Field Survey Support to State Health Departments
The food and agriculture sector is a part of the U.S. critical infrastructure. Public health strategies need to be implemented to protect workers filling essential roles within the food system, including the meat and poultry industry, to preserve essential functions, and maintain the nation’s food supply. Employers in the meat and poultry processing industry can help prevent and slow the spread of COVID-19 by reducing the spread of disease among employees and maintaining healthy business operations and work environments.
Since April 2020, NIOSH has deployed staff or assisted virtually to 36 sites in 12 states, covering 5 pork facilities, 19 poultry and 11 beef processing factories representing 18 separate companies. NIOSH scientists and engineers reviewed plant facilities, processes and operational plans. The CDC’s epidemiologists and partners from state and local health departments evaluated plant and community infection control plans and infection rates through screening, testing and tracing for dealing with COVID- 19 outbreaks. Together, these agencies are committed to protecting the health of workers, the health of communities, and collaborating to provide a secure supply of food.
A typical site visit would examine multiple features of the plant’s operations. For example, the team examined the company’s plans for employee screening prior to entering the plants. They observed the areas where arriving employees would be asked about their current symptom status and where and how they would be screened for fever and the criteria for following up if positive symptoms were reported or observed. The teams also examined supplementary infection control measures used by the facilities. For example, the availability and use of hand sanitizer dispensers, surface cleaning and disinfection procedures for high-touch areas, and the use of facemasks and other face coverings including face shields.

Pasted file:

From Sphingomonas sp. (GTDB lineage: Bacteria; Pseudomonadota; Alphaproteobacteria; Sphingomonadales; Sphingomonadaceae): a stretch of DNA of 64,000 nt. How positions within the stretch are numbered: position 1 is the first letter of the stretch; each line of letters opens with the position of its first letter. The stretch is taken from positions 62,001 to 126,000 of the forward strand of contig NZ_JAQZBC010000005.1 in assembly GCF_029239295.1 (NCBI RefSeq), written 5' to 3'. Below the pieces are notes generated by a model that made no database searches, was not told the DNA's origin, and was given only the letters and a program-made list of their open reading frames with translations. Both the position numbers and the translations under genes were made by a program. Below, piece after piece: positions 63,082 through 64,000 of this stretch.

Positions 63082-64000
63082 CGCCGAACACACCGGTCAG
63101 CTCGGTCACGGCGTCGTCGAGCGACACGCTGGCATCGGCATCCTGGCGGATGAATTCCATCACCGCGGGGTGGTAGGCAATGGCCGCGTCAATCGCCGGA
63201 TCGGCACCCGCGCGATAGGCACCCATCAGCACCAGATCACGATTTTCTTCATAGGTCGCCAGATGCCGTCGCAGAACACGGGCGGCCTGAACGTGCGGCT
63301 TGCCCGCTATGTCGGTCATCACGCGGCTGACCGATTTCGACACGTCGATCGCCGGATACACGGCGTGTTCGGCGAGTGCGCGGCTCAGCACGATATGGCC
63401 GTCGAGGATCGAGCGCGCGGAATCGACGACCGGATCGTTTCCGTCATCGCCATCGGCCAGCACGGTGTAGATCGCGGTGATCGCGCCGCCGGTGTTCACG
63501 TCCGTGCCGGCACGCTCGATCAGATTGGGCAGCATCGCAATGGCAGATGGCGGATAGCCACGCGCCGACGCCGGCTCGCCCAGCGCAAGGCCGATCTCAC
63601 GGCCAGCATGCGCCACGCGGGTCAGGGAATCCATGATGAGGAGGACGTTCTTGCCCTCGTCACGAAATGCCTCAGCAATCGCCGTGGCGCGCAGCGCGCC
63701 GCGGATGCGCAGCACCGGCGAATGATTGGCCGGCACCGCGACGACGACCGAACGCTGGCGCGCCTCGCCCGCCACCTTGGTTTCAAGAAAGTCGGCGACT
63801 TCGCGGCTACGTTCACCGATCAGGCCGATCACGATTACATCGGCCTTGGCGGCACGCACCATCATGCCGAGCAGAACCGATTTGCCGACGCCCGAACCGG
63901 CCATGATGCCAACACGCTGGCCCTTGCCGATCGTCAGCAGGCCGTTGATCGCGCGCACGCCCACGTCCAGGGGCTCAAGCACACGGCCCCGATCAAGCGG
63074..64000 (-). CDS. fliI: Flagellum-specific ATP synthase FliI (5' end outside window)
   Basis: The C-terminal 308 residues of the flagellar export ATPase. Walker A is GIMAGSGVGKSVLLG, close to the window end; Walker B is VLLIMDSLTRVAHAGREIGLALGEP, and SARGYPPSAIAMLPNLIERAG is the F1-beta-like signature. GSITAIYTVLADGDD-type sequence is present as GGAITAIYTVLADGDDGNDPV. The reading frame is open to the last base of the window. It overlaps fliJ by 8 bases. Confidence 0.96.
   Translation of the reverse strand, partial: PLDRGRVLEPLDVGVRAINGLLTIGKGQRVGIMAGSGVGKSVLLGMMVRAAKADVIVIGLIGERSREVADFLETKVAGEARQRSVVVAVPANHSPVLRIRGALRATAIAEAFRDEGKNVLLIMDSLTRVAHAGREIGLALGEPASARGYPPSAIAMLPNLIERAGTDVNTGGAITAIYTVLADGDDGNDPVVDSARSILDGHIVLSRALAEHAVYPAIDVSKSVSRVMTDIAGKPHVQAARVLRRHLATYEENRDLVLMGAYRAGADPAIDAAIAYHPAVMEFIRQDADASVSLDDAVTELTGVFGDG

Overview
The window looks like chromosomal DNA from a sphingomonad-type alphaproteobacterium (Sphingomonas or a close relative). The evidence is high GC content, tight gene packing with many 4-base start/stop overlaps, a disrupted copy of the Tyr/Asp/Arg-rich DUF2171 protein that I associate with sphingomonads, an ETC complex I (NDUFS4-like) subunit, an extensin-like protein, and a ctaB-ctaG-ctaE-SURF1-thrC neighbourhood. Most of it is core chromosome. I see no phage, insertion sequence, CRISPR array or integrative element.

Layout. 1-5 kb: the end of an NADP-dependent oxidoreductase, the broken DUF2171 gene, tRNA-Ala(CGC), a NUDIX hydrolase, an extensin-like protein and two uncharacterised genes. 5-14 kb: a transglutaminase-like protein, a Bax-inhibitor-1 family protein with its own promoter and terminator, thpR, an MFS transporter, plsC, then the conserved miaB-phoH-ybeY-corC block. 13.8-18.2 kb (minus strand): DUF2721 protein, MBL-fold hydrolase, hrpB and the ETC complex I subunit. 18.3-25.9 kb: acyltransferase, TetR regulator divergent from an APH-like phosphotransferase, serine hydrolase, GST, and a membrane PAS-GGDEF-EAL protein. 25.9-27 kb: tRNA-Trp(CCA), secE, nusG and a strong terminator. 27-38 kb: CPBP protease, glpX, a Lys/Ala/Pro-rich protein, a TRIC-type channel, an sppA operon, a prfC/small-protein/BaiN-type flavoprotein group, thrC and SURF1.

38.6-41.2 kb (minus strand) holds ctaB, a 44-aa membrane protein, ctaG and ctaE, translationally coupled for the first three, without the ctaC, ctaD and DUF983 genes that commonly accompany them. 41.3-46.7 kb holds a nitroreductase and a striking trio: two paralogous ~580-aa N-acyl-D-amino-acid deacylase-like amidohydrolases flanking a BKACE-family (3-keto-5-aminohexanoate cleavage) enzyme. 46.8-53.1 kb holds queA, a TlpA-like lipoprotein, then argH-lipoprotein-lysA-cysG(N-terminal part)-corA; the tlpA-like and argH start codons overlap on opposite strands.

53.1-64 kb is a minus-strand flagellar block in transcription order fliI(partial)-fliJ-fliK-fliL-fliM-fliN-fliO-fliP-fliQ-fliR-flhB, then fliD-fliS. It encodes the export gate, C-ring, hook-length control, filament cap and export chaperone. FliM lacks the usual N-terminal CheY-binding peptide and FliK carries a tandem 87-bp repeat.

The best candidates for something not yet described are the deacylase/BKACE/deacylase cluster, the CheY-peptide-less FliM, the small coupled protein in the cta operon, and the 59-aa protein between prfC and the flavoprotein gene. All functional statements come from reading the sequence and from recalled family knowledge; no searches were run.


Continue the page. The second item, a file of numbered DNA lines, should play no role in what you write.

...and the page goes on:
The plant’s procedures for maintaining physical distancing of employees were also reviewed within the operational areas of the plant and in locker rooms, bathrooms, lunchrooms, break areas, and other locations where employees may congregate. Teams noted engineering controls, such as locations where physical barriers were installed between workstations at which maintaining the six-foot physical distancing requirements was not feasible. Additionally, the teams examined administrative controls such as company policies offering paid sick leave to encourage and incentivize symptomatic workers to stay home; or providing training and communications software to enable plant communications while maintaining distance.
The team examined the plant’s own policies for using PPE, including training and demonstrations to determine whether workers knew how to follow proper donning and doffing procedures to avoid contamination, and to understand when PPE could be either disposed of or properly disinfected and stored in a clean location for later reuse. PPE could include respirators, face shields, helmets, gloves, and other protective garments.
NIOSH and CDC staff typically provide recommendations based on their observations and on the best available science, and after examining the company’s written plans and policies. The recommendations follow the hierarchy of controls, wherever feasible. Hierarchy of controls is an approach to hazard intervention that starts with the controls perceived to be most effective and moves down to those considered least effective. In most cases, the preferred approach is to eliminate a hazard or exposures, install engineering controls, and implement appropriate sanitation and cleaning to shield or reduce employees’ exposure to the hazard. Until such controls are in place, or if they are not adequately effective or feasible, administrative measures and personal protective equipment (PPE) may be recommended.